Kenny, who much prefers working with the young and the beautiful, is always amazed that I get along so well with Spring Byington and her family. When an older lady is a guest of the studio, I'm assigned to take her on a tour. Such is the case with Gertrude Ederle, the first woman to swim the English Channel in 1926. She is charming,and I enjoy my time with her. Afterwards, Kenny says, "How come you always get along so well with the little old ladies?" "Because," I tell him,"someday I will be a little old lady, too."
I like visiting the sets. One day, Rory Calhoun is a guest star on the "Lucy" show, so I go down to interview him. He is charming, and tells me a dirty joke. I don't laugh, and he says, "You didn't like that, did you? I'm sorry." He is a gentleman as well as incredibly handsome. Another day, on the set before filming, Red Skelton puts one hand over one of his eyes. "This one," he says, pointing to the uncovered eye," is for those who love Lucy. And this one," pointing to the covered eye, "is for those who hate Desi." Years before, when I was married and pregnant,my parents and I had attended one of Red's parties. He took a flash picture of me, saying, "Your kid is going to come out like this……" He pantomimed a face with wide, wide open eyes. Later, he lost his son and his soul.
Orson Welles comes into the office, all aflow with hat and long scarf and deep voice and ready to direct “The Fountain of Youth,” a show for the Westinghouse Desilu Playhouse.I can’t wait to visit that set. When I do, he is directing Joy Lansing, a young, gorgeous actress who is struggling with the part. Watching Orson Welles in action as he very patently guides her, step by step, over and over, until he has the performance he wants, is like looking at the magic act he once performed. Fascinating.
Lucy stops by the office. She takes my face between her hands and says, “You have gotten so pretty,”thinking back, I assume,from the days when she knew me as a teenager. I feel seventeen again.
When we move from Motion Picture Center to the old RKO Studio on Gower Street, we lose the ambiance of intimacy. RKO is huge and cold, and it takes longer to travel to see people we had formerly run into on a daily basis. George Murphy, former song and dance man,actor,and politician, is now a Vice-Pesident of Desilu, providing more panache. The only times I see him, he is either arriving or leaving in a limo.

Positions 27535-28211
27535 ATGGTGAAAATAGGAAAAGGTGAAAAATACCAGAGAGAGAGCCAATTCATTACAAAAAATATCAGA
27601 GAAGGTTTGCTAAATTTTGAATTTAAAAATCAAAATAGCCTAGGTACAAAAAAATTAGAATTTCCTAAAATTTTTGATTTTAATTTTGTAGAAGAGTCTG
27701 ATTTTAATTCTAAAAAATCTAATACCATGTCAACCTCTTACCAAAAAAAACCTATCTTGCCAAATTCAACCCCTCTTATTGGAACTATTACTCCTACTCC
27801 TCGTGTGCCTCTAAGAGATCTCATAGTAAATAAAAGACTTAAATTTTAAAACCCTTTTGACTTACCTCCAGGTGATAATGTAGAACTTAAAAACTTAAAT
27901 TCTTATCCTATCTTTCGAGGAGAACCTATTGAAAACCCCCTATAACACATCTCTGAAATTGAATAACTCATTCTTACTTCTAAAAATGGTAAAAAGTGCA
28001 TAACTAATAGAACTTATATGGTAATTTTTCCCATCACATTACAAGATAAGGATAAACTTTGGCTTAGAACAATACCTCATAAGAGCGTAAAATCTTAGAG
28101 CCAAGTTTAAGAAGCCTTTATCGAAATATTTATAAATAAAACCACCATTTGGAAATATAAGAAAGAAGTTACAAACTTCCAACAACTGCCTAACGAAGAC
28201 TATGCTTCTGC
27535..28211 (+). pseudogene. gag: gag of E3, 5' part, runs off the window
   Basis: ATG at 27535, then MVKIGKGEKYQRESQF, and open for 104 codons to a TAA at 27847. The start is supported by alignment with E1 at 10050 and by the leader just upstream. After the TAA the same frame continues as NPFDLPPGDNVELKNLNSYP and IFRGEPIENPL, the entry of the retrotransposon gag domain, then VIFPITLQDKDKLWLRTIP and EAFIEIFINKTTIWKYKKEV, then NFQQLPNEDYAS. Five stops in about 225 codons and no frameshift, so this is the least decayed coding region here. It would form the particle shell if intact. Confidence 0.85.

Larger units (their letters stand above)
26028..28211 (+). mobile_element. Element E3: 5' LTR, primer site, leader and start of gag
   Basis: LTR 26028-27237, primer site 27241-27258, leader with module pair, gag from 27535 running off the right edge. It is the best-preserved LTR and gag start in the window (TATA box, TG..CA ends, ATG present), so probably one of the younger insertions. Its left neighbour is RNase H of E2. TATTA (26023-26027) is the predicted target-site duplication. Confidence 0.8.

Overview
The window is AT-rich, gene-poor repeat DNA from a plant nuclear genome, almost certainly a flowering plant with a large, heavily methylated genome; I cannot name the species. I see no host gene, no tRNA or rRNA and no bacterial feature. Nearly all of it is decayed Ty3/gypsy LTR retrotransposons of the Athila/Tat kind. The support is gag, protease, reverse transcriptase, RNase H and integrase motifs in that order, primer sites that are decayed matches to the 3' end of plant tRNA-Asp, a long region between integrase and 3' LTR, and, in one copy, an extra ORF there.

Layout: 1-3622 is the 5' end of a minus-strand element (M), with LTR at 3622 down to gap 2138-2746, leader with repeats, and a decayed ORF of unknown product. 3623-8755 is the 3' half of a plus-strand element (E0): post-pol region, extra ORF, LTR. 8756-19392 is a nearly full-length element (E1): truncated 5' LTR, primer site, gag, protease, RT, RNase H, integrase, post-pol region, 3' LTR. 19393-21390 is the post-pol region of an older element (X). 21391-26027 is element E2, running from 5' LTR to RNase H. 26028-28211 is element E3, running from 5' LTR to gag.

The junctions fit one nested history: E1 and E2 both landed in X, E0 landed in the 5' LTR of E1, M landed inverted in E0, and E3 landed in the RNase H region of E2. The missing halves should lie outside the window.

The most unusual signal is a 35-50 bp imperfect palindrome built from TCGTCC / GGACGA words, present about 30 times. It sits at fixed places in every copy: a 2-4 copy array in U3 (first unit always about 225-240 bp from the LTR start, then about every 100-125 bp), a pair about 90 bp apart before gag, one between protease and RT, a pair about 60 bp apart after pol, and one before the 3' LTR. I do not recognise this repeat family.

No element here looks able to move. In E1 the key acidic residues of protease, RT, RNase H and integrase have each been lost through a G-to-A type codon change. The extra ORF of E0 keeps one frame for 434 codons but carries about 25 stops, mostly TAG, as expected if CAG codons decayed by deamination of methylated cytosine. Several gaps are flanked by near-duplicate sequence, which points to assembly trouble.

It is also the time when the story about Desi’s indiscretions appears in “Confidential” magazine. Kenny panics. “We can’t let Lucy see this!” he says, tucking it under his desk blotter, where,he believes, it will remain hidden from her.
Later in the day, Lucy’s dresser stops by our office, telling us, “Lucy’s read the story.” Kenny is frantic. “Who showed it to her?”
“Nobody. She walked down the street to the drugstore and bought a copy.”
There is no need to protect Lucy. She already knows about his drunkenness and suspects his bad behavior with other women. There have been many times when the Beverly Hills police, out of courtesy to her, have deposited him on their front lawn rather than arrest him for drunk driving. It is the public humiliation that hurts and leads to a divorce.
The studio is busy with even more shows: “The Untouchables. Mission Impossible. Star Trek” among them. Lucy starts a workshop for young talent. One of them is Majel Hudec Barrett,whom I had known earlier when she first came to town. We went to Jazz Clubs together once in a while. She s a lovely, talented actress, who becomes a regular on “Star Trek” and eventually marries Gene Roddenberry.
They are wonderful years with Desilu, but after five years, I quit to work for a songwriter and a whole new way of life in show business. But, that is another story for another time.